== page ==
Honjo Stadium is a small athletic and multi-purpose stadium, opened in 1990 at Honjō Park in Ohiraki, Yahata Nishi-ku, Kitakyushu, Fukuoka prefecture, Japan.
Wasshoi Hyakuman Natsumatsuri (わっしょい百万夏祭り) is a matsuri in Kokura Kita-ku, Kitakyūshū, Fukuoka, Japan. It is a summer festival that spans two days, usually the first weekend in August. It is Kitakyūshū's largest festival, having been created to celebrate the 25th anniversary of the creation of the city. Its predecessor was the Matsuri Kitakyūshū (まつり北九州).
Transport in Fukuoka-Kitakyushu is similar to that of other large cities in Japan, but with a high degree of private transport. The region is a hub of international ferry services and has a high degree of air connectivity and a considerable rail transport network, complemented with highways and surface streets. It includes public and private rail and highway networks; airports for international, domestic, and general aviation; buses; motorcycle delivery services, walking, bicycling, and commercial shipping. The foci of the public transport system are Hakata Station, Tenjin Station, and Kokura Station, in Fukuoka and Kitakyushu cities respectively. Between these two cities lies a more sparse weblike regional rail network.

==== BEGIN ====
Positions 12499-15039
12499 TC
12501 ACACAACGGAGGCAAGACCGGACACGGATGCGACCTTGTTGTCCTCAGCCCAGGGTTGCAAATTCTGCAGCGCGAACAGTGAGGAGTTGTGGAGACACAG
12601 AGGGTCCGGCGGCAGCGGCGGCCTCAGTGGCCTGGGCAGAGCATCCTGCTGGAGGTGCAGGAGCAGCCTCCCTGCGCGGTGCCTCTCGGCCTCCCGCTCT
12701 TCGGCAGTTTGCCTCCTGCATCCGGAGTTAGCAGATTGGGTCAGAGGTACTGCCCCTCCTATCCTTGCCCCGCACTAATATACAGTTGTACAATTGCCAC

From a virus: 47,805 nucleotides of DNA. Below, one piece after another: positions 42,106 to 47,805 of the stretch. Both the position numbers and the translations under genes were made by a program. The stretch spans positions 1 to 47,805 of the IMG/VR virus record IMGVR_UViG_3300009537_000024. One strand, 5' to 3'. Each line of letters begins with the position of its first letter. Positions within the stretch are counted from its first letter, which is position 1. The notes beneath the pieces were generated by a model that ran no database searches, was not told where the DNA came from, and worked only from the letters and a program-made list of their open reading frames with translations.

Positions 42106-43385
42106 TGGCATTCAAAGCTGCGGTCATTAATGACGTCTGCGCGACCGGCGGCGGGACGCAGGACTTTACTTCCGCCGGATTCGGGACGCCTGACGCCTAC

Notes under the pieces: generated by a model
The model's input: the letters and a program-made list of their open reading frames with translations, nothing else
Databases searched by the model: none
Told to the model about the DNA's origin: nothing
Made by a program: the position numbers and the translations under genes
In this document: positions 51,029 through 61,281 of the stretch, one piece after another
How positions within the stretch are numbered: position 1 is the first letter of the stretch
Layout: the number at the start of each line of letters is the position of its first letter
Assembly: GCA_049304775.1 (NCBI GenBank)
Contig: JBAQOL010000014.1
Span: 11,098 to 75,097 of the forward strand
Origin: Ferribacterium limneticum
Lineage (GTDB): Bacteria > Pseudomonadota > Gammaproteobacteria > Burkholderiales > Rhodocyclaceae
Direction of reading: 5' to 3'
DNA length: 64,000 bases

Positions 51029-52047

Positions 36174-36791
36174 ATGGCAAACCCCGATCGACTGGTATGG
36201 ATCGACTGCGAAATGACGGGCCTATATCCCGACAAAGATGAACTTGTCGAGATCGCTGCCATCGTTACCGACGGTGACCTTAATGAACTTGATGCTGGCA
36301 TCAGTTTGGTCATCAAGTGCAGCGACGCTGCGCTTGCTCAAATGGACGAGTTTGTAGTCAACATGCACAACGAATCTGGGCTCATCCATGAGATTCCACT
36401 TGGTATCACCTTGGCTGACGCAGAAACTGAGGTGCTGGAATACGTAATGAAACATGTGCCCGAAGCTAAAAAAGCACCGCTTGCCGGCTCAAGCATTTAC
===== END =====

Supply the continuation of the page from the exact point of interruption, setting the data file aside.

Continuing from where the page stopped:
Fukuju-ji (福聚寺) is an Ōbaku Zen temple in Kokurakita-ku, Kitakyūshū, Fukuoka, Japan. Its honorary sangō prefix is Kōjuzan (広寿山). Fukuju-ji is one of two bodaiji (菩提寺), or funeral temples, dedicated to Ogasawara Tadazane, the first daimyō of Kokura Domain.
|Wikimedia Commons has media related to Kitakyushu .|
|Wikivoyage has a travel guide for Kitakyushu .|